The larger-than-life personas of rock-n-roll icons KISS have always naturally lent themselves to treatments as comic book characters, and in the all-ages “KISS Kids” #1, it turns out they lend themselves pretty well to reinterpretation as pint-sized partyers who can rock-n-roll all night — or at least until bedtime. As reimagined by writers Chris Ryall and Tom Waltz, and humorously drawn by Jose Holder, KISS can now be described in a manner that few if any have described them before: cute and funny.
Publishers have made KISS comics for decades, to varying levels of success. The more successful incarnations were those that were aptly handled by capable creators who “got” what the band is about, while others suffered by writers who didn’t and took the concept way too seriously. Ryall and Waltz find that middle ground; they understand and use the basic essence of each of the four characters as a springboard to a comedic set of kid-like adventures, and, well, that’s about it. They’re still KISS, but they still have to go to school and endure evil babysitters just like all the other kids. It’s a much lighter and looser interpretation that doesn’t feel compelled to make all kinds of contrived, obligatory references to the band’s songs and character traits that past efforts have.
In fact, this take on the franchise allows for clever play on some of the band’s song and album titles, like a shoe store called “Carnival of Soles.” It’s a lighthearted, almost self-parodying kind of humor that’s been completely absent in any past comic that’s been blessed by the group, and this lighter approach makes it a lot more welcoming to readers who might have been less than thrilled by past KISS comics. One of the quartet in particular, “Spacey”, in a take-off of Ace Frehley’s “Spaceman” persona, seems especially victimized by this self-parody when the writers take the intended meaning of his moniker, that of a literal man from space, and changing it to the more self-deprecating meaning of being forgetful and loopy. It’s all in good-natured fun, although the ex-communicated Frehley might not think so, if he were to ever see this. It would only seem odd to fans already familiar with the other band members’ caricatures, as kiddie versions of the remaining three; Starchild, Catkid, and Li’l Demon; are straightforward conversions from their adult counterparts.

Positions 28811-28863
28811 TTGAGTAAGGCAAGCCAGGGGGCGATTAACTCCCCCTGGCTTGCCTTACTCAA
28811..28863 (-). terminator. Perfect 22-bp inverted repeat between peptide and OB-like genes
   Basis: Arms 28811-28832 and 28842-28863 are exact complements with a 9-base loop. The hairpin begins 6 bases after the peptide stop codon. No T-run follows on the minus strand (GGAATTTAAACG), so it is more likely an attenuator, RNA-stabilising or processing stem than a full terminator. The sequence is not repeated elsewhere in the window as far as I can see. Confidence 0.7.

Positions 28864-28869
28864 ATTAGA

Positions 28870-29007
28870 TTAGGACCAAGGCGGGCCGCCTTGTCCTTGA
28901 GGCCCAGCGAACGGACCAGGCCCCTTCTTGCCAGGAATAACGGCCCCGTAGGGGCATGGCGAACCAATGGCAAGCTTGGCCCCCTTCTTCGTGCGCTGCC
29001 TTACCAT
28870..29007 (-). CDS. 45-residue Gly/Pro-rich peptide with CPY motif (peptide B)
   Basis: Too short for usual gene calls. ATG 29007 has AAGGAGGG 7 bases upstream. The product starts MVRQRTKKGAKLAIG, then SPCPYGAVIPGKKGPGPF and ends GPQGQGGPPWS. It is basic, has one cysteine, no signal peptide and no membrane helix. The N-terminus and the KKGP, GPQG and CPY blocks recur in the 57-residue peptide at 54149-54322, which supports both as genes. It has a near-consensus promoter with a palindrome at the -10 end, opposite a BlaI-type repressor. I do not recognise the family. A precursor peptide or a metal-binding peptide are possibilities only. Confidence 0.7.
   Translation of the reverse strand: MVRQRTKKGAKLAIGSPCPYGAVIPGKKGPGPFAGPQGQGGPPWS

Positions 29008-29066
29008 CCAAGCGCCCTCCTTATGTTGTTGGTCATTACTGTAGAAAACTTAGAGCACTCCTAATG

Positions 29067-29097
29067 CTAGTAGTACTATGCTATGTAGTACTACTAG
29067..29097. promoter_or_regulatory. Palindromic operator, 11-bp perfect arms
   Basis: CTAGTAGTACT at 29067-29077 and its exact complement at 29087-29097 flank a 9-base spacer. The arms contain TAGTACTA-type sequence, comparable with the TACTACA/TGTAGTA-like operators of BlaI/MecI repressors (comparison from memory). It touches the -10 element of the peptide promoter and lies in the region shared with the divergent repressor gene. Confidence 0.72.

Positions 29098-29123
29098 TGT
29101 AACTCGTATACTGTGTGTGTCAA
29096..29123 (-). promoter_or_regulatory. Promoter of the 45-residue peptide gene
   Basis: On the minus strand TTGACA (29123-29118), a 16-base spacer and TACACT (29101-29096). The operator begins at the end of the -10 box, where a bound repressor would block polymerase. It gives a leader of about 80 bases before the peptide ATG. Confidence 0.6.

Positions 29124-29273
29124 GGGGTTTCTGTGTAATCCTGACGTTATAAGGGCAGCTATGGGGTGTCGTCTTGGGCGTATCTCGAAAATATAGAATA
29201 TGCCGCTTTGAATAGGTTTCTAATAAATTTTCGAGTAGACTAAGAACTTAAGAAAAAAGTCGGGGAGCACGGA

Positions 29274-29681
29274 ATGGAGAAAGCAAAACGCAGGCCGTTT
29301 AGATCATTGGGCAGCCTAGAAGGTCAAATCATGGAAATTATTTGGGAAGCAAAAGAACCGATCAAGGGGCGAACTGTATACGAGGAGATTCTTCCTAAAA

The laughs are all simple, so younger kids will get them, but funny enough for anyone older. Even those not all that familiar with the band will get the humor, although there are some fun touches that will squeeze out additional laughs from those who have actually seen the band, whether in a performance or the loved-and-loathed quasi-classic TV movie “KISS Meets the Phantom of the Park.” Supporting the uncluttered and simple comedy, the issue is broken into several undemanding short stories ranging from one to five pages each, so it’s ideal for children or anyone who prefers KISS in small doses.
Jose Holder takes a deliberate and pleasing cartoonish route; the KISS kids all have big heads, big feet and four fingers on each hand; the latter of which would make how well they manage their guitars the interesting subject a future story. The KISS tykes all have annoying parents that make them partake in hated activities, like shopping for back-to-school clothes, but are only seen from behind and their faces are never shown; they exist in this comic only as complications in the lives of these kids, which as all kids believe at one point or another, is all that parents really seem to do.
KISS has always been a franchise that’s been seen as larger than life by their fans, and past comics have always tried to reflect that. But “KISS Kids” is a refreshing, pleasant, and unassuming comic that proves smaller can be better, and readers of all kinds, whether young or old, fans or not, can readily lick it up.